02:55 However, when it comes to valve-to-piston clearance, valve float can really affect the clearance that we have.
03:02 In particular, this can be a problem with the exhaust valve, since the piston will be moving up the bore as the exhaust valve is closing.
03:11 Any valve float here could potentially be disastrous.
03:15 Valve float isn't really an issue on the intake valve, since when the piston is near the intake valve, the valve is being opened by the camshaft, and there's no potential for valve float under these conditions.
03:28 So to summarise what we've talked about, our requirements when checking piston-to-valve clearance is to ensure that we have sufficient clearance to allow for conrod stretch, or growth, at high RPM, as well as sufficient radial clearance to allow for piston rock.
03:46 Lastly, it's advisable to allow a little additional clearance on the exhaust valve to provide a safety margin in case of valve float.
03:54 So what numbers can we apply here? When it comes to the intake valve, we know that we don't need to be too concerned specifically with valve float affecting our final clearance, so it's sufficient to use the piston-to-cylinder head clearance, and then add 20 thou, or half a millimetre to this, to arrive at our minimum valve-to-piston clearance.
04:18 Using the piston-to-head clearance as the basis for our valve clearance means that we are automatically going to increase the static valve clearance as we move between a steel rod, and an alloy rod, too, since we're going to be using a larger piston-to-head clearance with the aluminium conrod.
04:37 As an example, let's say that we've elected to use a piston-to-head clearance of 60 thou, or 1.5 millimetres.
04:44 Using this guide, we'd use 80 thou as a minimum clearance between the intake valve and the piston, which is our piston-to-cylinder head clearance of 60 thou, plus our margin of 20 thou.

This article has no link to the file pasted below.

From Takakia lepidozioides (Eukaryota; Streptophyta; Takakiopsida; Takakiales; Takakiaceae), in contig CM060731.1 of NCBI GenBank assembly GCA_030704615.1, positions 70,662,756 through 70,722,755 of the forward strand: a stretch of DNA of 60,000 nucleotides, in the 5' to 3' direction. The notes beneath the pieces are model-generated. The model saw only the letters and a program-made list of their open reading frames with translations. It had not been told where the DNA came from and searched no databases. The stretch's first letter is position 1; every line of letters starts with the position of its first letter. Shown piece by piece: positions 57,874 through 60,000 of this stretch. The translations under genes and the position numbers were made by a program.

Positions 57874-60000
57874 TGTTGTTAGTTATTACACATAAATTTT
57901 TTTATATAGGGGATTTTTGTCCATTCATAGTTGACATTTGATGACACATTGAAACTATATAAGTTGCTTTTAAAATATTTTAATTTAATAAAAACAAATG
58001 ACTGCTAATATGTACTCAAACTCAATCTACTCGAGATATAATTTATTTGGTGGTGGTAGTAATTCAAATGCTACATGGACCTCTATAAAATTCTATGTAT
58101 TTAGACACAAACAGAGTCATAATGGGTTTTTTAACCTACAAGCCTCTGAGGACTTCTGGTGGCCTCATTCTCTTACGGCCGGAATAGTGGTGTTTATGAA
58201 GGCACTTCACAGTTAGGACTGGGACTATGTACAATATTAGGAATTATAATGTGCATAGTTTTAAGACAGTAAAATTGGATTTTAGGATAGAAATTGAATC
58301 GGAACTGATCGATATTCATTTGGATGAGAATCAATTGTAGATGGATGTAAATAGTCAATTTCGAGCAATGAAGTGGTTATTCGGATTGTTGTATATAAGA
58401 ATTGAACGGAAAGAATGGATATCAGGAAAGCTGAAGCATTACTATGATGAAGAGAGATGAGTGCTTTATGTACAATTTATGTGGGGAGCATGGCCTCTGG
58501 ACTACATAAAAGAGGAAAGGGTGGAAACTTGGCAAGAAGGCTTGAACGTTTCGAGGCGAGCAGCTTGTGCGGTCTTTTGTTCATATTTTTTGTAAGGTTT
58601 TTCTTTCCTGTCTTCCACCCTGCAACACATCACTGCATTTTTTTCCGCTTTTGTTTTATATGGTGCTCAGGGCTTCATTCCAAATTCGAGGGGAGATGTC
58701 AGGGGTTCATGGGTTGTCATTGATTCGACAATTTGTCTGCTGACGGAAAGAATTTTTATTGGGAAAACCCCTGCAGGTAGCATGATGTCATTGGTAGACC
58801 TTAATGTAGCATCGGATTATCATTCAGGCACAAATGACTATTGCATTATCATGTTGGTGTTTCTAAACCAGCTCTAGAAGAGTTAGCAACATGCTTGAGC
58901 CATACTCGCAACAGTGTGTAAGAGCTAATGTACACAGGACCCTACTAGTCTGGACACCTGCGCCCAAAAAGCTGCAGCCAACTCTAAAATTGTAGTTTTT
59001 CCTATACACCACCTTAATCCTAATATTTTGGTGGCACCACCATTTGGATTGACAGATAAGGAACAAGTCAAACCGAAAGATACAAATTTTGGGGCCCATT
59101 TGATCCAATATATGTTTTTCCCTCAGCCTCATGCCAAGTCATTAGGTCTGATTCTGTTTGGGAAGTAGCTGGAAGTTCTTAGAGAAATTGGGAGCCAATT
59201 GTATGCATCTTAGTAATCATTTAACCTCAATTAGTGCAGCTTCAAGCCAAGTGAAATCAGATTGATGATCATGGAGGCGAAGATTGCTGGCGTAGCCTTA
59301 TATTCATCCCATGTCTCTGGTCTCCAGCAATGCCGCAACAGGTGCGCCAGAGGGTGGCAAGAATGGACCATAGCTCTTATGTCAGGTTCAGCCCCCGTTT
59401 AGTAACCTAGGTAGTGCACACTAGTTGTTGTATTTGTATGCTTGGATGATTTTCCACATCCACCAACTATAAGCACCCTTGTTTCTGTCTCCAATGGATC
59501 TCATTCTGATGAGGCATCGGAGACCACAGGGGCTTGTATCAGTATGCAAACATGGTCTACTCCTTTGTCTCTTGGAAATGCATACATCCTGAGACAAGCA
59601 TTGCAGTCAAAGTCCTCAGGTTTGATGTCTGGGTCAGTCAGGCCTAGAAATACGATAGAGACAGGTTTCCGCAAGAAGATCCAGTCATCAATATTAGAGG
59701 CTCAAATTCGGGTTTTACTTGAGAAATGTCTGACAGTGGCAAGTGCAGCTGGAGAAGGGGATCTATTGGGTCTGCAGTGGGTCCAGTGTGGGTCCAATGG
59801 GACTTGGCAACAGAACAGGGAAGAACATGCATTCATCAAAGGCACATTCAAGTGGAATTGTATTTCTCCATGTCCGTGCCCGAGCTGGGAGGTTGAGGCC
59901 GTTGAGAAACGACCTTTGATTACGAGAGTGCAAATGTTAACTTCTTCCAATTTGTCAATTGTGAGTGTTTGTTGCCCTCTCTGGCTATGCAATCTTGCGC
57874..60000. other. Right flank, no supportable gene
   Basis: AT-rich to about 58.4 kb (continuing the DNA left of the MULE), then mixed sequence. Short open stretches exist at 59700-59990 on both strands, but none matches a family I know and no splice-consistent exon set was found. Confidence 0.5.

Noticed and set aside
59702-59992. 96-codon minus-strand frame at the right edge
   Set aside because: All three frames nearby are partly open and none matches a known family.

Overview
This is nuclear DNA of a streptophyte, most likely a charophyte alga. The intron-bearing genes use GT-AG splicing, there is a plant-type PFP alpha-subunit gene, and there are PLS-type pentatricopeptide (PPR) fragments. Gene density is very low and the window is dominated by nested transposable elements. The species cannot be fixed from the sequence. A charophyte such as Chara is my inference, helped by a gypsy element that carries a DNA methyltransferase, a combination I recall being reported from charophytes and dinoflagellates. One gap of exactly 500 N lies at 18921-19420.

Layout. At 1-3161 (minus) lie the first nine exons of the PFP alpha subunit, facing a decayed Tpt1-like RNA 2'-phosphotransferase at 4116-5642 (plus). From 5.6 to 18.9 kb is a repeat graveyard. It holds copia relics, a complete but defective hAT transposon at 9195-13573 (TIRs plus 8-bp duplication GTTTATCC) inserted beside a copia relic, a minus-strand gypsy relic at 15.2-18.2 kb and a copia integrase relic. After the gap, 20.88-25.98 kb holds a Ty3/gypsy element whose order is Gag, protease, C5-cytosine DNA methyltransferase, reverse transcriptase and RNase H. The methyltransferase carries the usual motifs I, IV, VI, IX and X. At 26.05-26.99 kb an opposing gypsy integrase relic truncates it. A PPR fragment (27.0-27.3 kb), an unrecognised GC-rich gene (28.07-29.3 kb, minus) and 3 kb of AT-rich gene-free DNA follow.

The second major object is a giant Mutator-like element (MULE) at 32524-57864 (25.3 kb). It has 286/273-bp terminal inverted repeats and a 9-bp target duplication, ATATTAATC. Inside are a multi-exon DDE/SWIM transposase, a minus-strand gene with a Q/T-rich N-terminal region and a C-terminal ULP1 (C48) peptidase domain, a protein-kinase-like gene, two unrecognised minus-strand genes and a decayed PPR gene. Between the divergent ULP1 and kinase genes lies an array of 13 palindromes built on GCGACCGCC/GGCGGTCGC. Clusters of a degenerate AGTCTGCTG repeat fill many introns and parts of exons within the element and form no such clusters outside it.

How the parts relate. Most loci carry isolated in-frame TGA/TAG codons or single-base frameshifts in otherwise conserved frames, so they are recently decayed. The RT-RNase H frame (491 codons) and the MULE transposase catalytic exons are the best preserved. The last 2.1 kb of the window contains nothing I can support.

04:59 When it comes to the exhaust side, I tend to allow a little additional clearance, in respect of the potential for valve float.
05:07 In this case, I allow an additional clearance of 40 thou, or one millimetre, above the piston-to-head clearance.
05:15 In this case, if the piston-to-head clearance was 60 thou, I'd ensure that the exhaust valve-to-piston clearance was a minimum of 100 thou, or 2.5 millimetres.
05:26 As far as the radial clearance between the outside of the valve and the inside diameter of the valve pocket goes, I like to see a minimum clearance here of 50 thousandths of an inch, or 1.25 millimetres.
05:42 It's worth mentioning that too much clearance is always going to be safer than having too little.
05:48 And unless you're building a maximum-effort competition engine, where you need to maximise the compression ratio, there are usually few downsides to having a little additional clearance.
06:00 Likewise, you'll find that for most moderate combinations using off-the-shelf aftermarket pistons and camshafts, you're likely to find that you'll have more clearance than you need, as the piston manufacturer tends to err on the side of safety.